Avoiding game, set and match: Sport at COP26
Today is apparently the day "when sport will come into focus in Glasgow". This may come as a surprise to many a sports fan given that when people talk about climate change they do not typically start talking about the impacts of their favourite sports team.
However, the link between climate change and sport is there for all to see. Increasing temperatures, extreme weather events and flooding are all part of what climate change means for the world going forwards and are all things that can impact on our ability to enjoy whatever game, match or competition we want to on any given day. And sport is not just impacted by climate change, climate change is impacted by sport. While the impacts will vary depending on the sport, the emissions from an F1 car, the water used to maintain football's hallowed turfs and any match day's logistics (transport, food etc.) are all ways in which sport is contributing towards climate change.
Which is why sport is on the COP26 agenda. In particular, the UN Sports for Climate Action Framework is set to announce it will be increasing its expectations of its sports organisation members (of which there are 273, including the likes of the International Olympic Committee, NBA's Golden State Warriors, the Premier League's Tottenham Hotspur and F1's McLaren Racing). The new expectations will be that members:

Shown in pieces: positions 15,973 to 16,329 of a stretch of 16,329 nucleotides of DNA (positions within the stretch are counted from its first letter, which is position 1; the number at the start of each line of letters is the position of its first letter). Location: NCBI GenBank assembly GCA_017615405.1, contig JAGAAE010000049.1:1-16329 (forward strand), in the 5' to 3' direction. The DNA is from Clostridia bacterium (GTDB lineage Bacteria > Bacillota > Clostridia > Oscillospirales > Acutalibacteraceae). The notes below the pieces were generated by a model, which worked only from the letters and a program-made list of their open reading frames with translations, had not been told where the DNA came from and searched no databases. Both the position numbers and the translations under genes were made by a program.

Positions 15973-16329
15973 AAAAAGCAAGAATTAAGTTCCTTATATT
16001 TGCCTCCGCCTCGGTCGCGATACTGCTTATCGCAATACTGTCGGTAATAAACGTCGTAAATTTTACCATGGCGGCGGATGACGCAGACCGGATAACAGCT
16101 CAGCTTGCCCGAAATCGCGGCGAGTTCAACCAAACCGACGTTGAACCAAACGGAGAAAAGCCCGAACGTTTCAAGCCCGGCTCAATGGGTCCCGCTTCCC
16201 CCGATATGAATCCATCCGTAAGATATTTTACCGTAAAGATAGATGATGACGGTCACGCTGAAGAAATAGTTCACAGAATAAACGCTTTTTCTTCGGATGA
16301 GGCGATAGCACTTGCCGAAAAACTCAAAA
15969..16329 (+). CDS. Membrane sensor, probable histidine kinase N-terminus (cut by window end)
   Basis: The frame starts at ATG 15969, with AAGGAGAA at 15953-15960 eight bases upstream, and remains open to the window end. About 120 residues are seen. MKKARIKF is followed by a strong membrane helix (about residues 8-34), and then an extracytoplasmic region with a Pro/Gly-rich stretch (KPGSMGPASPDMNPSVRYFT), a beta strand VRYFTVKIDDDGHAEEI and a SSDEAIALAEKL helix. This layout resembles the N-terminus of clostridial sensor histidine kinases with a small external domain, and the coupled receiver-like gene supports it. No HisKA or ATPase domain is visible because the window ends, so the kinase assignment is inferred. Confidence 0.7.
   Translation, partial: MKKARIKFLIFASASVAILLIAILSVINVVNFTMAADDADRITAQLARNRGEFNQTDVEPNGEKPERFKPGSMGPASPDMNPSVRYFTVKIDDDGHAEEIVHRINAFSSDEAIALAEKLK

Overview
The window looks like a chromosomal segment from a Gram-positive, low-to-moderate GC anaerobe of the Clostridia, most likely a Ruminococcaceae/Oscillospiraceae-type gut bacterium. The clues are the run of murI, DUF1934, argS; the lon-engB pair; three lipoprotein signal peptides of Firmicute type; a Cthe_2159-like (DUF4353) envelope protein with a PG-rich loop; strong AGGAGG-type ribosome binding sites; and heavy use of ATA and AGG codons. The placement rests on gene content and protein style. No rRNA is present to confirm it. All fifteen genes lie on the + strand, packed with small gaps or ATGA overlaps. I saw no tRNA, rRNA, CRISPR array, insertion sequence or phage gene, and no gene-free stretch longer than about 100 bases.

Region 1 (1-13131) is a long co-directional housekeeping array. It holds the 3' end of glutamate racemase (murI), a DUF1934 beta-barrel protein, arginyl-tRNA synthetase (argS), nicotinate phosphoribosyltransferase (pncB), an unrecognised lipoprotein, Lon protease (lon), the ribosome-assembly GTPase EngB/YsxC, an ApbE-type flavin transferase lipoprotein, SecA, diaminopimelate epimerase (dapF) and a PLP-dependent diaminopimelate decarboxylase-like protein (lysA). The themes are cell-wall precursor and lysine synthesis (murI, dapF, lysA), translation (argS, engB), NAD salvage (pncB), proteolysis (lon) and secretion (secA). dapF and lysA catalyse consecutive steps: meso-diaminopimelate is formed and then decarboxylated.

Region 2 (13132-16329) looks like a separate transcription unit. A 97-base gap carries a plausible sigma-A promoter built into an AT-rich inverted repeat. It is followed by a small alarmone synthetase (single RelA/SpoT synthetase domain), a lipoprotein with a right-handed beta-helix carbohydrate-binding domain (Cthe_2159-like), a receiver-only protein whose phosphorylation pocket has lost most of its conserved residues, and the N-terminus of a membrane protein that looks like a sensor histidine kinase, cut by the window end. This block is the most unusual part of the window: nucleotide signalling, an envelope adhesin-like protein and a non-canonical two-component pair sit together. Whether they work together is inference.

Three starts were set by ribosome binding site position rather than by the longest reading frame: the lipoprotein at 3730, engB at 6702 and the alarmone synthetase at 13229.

- achieve a 50% reduction in overall CO2 emissions by 2030;
- achieve net zero by 2040; and
- submit annual reports to the UN on progress to achieve these goals.
Alongside the UN's efforts, EcoAthletes has also launched a COP26 Sports Community Manifesto (already endorsed by over 150 athletes, sports teams and organisations and thought leaders) which aims to unite the sports community to help achieve the four goals of COP26 (Achieve global net-zero by mid-century and keep 1.5 degrees within reach; Adapt to protect communities and natural habitats; Mobilise finance for climate initiatives; Work together to deliver climate action).
As with other sectors, there is clearly a direction of travel towards increased expectation on climate action. While it is hard to see fans giving up life-long allegiances over a failure to act, with an uptake in the number of high-profile stars speaking about climate change (Sky Sports' Playing for the Planet podcast series is well worth a listen) this may start to move the needle on fan expectations. At a more fundamental level, sports companies are businesses and so will also be driven to take action by the shifting regulatory landscape and investor expectations. They may not be the immediate focus of NGOs and regulators, but with the latest UN scientific report warning climate change is "code red for humanity", everyone has a role to play.
It's bottom of the ninth, we're two down with nobody on - the time for the big play is now.